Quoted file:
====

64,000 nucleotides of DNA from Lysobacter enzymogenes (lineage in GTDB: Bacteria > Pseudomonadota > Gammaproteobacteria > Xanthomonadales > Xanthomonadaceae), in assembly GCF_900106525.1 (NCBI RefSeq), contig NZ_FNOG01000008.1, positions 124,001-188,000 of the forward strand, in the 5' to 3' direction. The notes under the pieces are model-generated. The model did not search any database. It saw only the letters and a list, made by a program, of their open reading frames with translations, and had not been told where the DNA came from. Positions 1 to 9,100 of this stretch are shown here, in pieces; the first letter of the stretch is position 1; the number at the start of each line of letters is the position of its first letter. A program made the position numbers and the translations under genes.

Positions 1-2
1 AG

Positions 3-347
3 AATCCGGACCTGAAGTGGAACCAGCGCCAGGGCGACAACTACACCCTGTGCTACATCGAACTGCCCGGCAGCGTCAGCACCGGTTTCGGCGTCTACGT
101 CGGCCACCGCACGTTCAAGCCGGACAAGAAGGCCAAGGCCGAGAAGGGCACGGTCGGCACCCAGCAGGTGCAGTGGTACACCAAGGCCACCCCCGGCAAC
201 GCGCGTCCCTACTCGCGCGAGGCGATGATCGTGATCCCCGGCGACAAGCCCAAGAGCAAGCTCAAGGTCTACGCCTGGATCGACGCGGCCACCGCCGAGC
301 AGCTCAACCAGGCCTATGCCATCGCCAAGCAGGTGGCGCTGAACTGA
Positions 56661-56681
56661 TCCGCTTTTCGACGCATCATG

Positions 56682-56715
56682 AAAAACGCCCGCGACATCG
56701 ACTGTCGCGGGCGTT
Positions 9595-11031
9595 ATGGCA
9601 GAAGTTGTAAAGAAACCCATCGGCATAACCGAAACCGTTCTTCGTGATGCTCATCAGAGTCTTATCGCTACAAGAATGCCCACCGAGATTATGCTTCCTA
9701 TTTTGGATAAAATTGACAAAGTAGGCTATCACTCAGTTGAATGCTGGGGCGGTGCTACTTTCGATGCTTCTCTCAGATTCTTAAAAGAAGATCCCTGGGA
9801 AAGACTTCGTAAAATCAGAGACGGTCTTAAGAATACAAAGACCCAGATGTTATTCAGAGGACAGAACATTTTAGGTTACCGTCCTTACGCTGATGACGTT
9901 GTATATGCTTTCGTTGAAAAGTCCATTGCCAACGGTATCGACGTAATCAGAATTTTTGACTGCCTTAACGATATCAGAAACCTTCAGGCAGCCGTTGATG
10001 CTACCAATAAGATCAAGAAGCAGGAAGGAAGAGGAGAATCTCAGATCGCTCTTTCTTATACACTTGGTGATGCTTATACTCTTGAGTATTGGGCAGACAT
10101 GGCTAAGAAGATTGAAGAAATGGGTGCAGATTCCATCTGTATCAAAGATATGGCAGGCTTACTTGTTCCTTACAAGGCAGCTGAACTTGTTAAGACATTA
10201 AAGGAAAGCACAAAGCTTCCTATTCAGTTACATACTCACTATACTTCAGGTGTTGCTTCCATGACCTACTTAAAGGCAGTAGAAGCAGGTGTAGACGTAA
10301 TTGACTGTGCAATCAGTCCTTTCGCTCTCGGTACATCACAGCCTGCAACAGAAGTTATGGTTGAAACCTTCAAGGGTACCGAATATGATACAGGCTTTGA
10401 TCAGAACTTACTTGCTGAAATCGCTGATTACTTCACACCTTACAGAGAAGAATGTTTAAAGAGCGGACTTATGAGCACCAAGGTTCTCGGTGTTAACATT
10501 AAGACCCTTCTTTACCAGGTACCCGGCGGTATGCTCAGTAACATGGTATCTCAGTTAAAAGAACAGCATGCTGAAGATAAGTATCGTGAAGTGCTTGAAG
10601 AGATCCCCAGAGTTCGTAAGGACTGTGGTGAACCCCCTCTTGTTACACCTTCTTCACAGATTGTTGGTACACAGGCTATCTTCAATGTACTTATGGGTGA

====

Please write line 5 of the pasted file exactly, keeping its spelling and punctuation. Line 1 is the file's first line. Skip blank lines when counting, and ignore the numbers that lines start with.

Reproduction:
3 AATCCGGACCTGAAGTGGAACCAGCGCCAGGGCGACAACTACACCCTGTGCTACATCGAACTGCCCGGCAGCGTCAGCACCGGTTTCGGCGTCTACGT